When you file any type of bankruptcy, the end goal is usually to obtain a discharge, which is a court order eliminating your personal liability on many types of debt. Some types of debts are not dischargeable in bankruptcy, particularly certain debts owed to the government, like income taxes. However, Social Security overpayment is a dischargeable debt.
What Is Bankruptcy?
Bankruptcy is a court case you can file in the federal bankruptcy court to stop creditors from trying to collect on your debts. If you do everything you're supposed to do in the case and you meet the requirements, the court will enter an order of discharge and close the case. How long this takes and what types of debts are discharged depends upon the type of case you file and whether you've filed in the past, and when.
Types of Bankruptcy
Individuals can file bankruptcy under Chapter 7, Chapter 11 or Chapter 13 of the Bankruptcy Code. Businesses can file either Chapter 7 or Chapter 11, and family farmers or family fishermen can file under Chapter 12. Even cities can take advantage of bankruptcy by filing a Chapter 9 municipal case, although it's extremely rare. In most cases, the end goal is the discharge for those who qualify.
The Bankruptcy Discharge
An individual can receive a bankruptcy discharge in Chapter 7, Chapter 11 or Chapter 13. Businesses only receive a discharge in Chapter 11 cases; there is no discharge for a business that files Chapter 7 because the business no longer exists at the end of the case.
The discharge does not make your debts disappear. Rather, it gets rid of your liability on the debts. If you have a co-signer or co-borrower, that person will still be responsible unless he files bankruptcy, too. Some debts aren't dischargeable at all.
Non-Dischargeable Debts in Bankruptcy
The bankruptcy discharge does not apply to all debts. Debts you incurred through fraud or because of injury you caused to someone else may not be dischargeable if the creditor takes action in your case to seek a court order to that effect. You also cannot discharge domestic support obligations, such as child support and alimony. Student loans are only dischargeable if you can show a certain level of hardship.
Debts for certain taxes owed to the IRS or to your state government are not dischargeable. Because of the nondischargeability of income taxes and other governmental debts, many people wonder whether Social Security overpayment debt can be discharged and, fortunately, it can.
What Is Social Security Overpayment?
Social Security benefit payments are based upon specific formulas and depend upon your circumstances, whether you receive Social Security disability or simply receive your retirement income. Sometimes if you receive benefits and your situation changes, such as a return to work or a doctor's clearance, the SSA may accidentally keep paying you your benefits as if nothing happened, and you may accept the payments not realizing they should have been reduced or stopped altogether.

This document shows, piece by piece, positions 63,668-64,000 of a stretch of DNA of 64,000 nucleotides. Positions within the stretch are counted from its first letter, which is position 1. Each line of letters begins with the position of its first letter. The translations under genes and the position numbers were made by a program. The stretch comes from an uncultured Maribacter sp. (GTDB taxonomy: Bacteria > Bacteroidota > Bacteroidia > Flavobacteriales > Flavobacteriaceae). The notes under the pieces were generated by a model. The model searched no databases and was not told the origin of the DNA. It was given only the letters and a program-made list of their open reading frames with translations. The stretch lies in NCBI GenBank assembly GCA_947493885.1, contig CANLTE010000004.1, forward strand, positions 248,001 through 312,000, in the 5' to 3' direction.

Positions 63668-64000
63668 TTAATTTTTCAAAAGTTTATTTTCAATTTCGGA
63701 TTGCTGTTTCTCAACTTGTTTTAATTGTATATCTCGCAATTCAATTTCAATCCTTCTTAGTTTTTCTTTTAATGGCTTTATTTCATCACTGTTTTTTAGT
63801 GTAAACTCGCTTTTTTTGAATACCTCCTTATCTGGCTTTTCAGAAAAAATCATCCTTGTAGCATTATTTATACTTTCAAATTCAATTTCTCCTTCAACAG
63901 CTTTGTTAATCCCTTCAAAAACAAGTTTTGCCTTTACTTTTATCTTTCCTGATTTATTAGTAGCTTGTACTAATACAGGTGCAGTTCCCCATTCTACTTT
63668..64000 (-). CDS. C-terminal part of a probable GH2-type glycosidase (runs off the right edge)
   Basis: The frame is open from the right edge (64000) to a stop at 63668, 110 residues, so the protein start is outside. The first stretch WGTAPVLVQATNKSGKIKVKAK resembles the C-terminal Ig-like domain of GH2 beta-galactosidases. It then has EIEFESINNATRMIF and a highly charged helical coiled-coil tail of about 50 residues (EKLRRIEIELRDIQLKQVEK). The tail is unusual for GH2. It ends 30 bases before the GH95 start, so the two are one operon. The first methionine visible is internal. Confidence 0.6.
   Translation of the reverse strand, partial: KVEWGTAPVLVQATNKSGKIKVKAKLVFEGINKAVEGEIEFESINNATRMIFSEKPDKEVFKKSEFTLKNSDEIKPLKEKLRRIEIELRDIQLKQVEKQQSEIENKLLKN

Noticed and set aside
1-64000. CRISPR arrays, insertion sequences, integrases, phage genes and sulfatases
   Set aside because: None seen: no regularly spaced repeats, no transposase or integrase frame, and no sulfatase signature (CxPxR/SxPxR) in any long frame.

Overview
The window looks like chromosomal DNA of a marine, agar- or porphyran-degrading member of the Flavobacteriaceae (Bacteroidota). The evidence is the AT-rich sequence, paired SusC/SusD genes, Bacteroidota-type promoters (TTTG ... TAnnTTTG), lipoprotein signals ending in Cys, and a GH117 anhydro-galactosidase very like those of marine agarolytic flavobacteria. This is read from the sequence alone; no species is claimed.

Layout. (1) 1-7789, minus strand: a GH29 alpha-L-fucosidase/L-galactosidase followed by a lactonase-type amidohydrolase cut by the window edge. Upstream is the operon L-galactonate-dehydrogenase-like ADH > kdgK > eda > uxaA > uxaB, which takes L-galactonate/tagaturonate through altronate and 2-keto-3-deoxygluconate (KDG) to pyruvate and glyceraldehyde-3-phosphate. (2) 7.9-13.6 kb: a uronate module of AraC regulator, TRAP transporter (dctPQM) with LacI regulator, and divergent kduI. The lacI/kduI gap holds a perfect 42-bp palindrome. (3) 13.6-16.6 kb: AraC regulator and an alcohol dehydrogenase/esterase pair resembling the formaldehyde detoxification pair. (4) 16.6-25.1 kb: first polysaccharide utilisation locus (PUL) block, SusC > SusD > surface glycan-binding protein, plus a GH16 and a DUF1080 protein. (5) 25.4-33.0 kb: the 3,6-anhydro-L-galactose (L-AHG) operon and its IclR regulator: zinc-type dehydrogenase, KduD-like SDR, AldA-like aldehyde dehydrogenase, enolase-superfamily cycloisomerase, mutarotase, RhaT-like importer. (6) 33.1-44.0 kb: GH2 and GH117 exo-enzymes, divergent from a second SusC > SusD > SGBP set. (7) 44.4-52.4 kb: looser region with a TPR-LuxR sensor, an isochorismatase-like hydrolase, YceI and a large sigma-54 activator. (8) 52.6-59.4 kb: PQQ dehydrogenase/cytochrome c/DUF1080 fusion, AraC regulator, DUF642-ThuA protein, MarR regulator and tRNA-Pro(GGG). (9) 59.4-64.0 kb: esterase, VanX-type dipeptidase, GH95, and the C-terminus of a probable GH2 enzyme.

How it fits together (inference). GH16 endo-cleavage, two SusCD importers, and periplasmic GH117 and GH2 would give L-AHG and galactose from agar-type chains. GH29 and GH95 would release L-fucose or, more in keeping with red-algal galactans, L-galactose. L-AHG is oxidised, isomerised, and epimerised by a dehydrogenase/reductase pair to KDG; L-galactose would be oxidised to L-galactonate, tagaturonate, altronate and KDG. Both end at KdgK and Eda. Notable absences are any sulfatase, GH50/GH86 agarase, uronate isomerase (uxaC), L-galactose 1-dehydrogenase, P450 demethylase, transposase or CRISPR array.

The money you receive in excess of your qualifications are overpayments, and when the SSA realizes the mistake, they will demand that you repay that money.
Dischargeability of Social Security Overpayment
Social Security overpayment is a debt owed to a government agency. For example, if you've been receiving $1,000 per month in Social Security disability but then fully recover and go back to work, the payments should stop. If they keep coming for six months due to an error at the SSA, you'll find yourself with a $6,000 bill from the government.
Unlike income taxes, payroll taxes and certain other types of debts, Social Security overpayment is dischargeable in bankruptcy. If you file a bankruptcy case, you must list the Social Security Administration as a creditor, and the SSA will be treated as a general unsecured claim in your case. If you receive a discharge, you will no longer be obligated to repay it.
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- Nolo: Discharging Social Security Overpayments in Bankruptcy
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Rebecca K. McDowell is an attorney focused on debts and finance. She has a B.A. in English and a J.D. She has written finance and tax articles for Zacks and eHow.